‘Winding’ is caused by a short-term injury to the abdomen, affecting the diaphragm, the main breathing muscle. To help you start breathing again, slowly get up from the hips, allowing the lungs to expel air, before expanding to take in air. Note that being hit in the groin area will have the same affect! You don’t always need to show you’re the ‘man’ when you’re hunched over.

Head injuries

The head area should not be overlooked when considering potential injuries and damage when playing games. The head is just as vulnerable as any other part of your body, if not more so. There are a number of shooters out there with a very powerful shot, but a poor helmet will put you in danger.

A poor use of your head to make the save, other than the shot going straight for you, or the ball redirecting into you, is another possible concern; if you want to use your head to make saves, practise your soccer heading, or something seriously bad could happen.


Taking a shot straight to the head will generally lead to (as you would expect it to) concussion symptoms. General ringing in the ears will be the start of your worries, other than the shock experienced; after such an event a nice cup of tea or alternative additive is a good idea to calm the nerves.

The source of the concussion will depend upon the area you were hit in; a shot central to your head could cause sight problems, whilst a shot to the sides or forehead area and above can be more concussion related (the cage absorbing the impact of a full frontal shot; if the cage is made out of suitably strong enough metal, the padding will absorb the shot, but the plastic could crack if the shot is hard enough).

After such a shot, you will probably need to replace the cage, if it is bent or cracked; there is no point wearing the same headgear if it is going to lead to serious safety problems.

Sprains and strains

The whiplash of the shot can cause your neck problems. The strong force of the shot snapping the neck backwards or forwards will sprain the muscles surrounding your neck. If the pain is that bad, then a neck collar or brace to limit the painful movement is advised, but the standard treatment for relief (raising your neck via pillows etc. to alleviate movement) is encouraged.

Compression of the vertebrae

Compression of the neck vertebrae and discs can be caused by a fall or blow where the force reaches the top of your head, especially if it is bent forward 20 or 30 degrees. Of course this is very rare, and may not happen at all, but when diving or falling with speed against a shot, you can put your body in danger, especially if going with great momentum. The blow can shatter a vertebrae, pushing it into the spinal cord; pain or tingling burning will be felt along the arm or hand as a result.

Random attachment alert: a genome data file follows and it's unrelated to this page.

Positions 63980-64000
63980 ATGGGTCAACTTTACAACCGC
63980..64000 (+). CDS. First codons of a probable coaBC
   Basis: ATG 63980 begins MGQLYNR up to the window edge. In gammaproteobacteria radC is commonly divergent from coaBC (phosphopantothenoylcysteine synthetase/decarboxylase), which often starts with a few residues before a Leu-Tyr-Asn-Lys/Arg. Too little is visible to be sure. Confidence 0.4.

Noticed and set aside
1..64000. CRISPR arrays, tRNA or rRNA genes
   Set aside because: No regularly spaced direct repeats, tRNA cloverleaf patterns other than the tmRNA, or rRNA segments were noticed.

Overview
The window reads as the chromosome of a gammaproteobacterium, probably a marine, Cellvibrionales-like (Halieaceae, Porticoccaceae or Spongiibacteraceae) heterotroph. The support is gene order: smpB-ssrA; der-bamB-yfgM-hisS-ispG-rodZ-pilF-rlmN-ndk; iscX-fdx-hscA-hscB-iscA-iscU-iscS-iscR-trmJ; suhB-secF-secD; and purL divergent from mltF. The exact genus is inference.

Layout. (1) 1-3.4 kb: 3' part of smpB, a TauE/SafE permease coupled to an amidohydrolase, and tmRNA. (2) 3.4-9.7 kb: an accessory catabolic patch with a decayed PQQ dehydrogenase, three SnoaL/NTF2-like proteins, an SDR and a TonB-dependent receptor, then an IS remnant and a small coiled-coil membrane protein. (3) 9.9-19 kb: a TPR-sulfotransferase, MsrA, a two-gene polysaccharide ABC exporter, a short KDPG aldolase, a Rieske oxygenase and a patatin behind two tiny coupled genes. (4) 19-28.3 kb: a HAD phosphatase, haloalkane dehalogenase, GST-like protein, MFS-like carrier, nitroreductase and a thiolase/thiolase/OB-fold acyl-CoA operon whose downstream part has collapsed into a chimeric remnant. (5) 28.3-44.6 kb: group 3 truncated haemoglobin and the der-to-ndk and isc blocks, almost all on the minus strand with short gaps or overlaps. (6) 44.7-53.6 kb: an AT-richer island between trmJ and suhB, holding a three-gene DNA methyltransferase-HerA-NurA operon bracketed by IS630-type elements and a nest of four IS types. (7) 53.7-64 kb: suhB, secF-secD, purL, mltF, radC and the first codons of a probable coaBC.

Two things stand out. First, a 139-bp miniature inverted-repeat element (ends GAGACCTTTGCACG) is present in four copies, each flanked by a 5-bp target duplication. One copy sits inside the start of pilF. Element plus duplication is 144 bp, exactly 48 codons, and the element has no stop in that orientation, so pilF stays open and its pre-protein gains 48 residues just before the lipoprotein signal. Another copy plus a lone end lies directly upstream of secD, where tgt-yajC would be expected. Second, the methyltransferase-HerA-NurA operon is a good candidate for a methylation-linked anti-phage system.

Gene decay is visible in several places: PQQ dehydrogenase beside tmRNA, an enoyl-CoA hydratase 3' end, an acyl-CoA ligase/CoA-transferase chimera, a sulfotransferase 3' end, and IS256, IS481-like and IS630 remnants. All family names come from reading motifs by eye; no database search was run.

You may remember the tales of the soccer goalkeepers who fractured their collar bones and continued playing: just remember that proper technique will keep you safe from injury. This is not included to scare, but simply to keep you fully aware of the dangers. If the pain is that bad, you should get yourself x-rayed immediately.

Getting the wind knocked out of you

A short straight at your neck can obviously cause you significant pain. You will be in need of need immediate treatment due to the seriousness of the injury, possibly even having to spend the night in A & E.


If you are not wearing suitable neck protection, or choose not to wear any at all, then you are likely to end up causing yourself serious harm sooner or later in your career. While the decision is entirely personal, I would recommend you protect your knock before you end up with serious problems.

A shot to the neck can be potentially catastrophic. There are some body armours out there on the market , leaving the goalkeeper dangerously exposed if they do not wear a neck guard. Similarly, the clavicle (or throat), as well as the bones below your neck can be hit, causing swelling that can suppress your airway and breathing, or worse. Most of the professional goaltenders in the NHL (ice hockey) do not wear any neck protection, and there have been a few cases like this during this year’s season. Their excuses being that a dangler (plastic shell worn as a cover below their helmet) causes irritation or is distracting for them to fully concentrate on the game.
However, facing a 90 – 100 mph puck that strikes like a bullet is beyond insane. This is no different in field hockey: so protect your throat!

Other possible injuries

Whilst outfield players are more likely to suffer broken noses and shots to the head, it is possible to lose a tooth or two if facing a hard shot, if wearing inappropriate and unsuitable headgear, such as a cage not strong enough to face the level of shots you play against.

Obviously it would not be ideal to wear a mouth guard as it will limit your vocal abilities, but should be considered. It could happen, but I don’t want to completely scare you; as the boy scouts say, ‘be prepared for anything’.

Going ‘Dutch’

These days you will see a fair amount of goalkeepers in different leagues going without full arm protection. ‘Padding down’ with a goalkeeper removing their arm guards completely to gain extra movement (without the added weight or restriction of bulky arm padding) and speed in glove saves, is often referred to as ‘going Dutch’ because of the history of their goalkeepers going ‘armless’. In Holland, hockey coaches teach their goalkeepers a method of goalkeeping that encourages an active style of play; proactively reacting to every shot, rather than simply focusing on blocking the ball.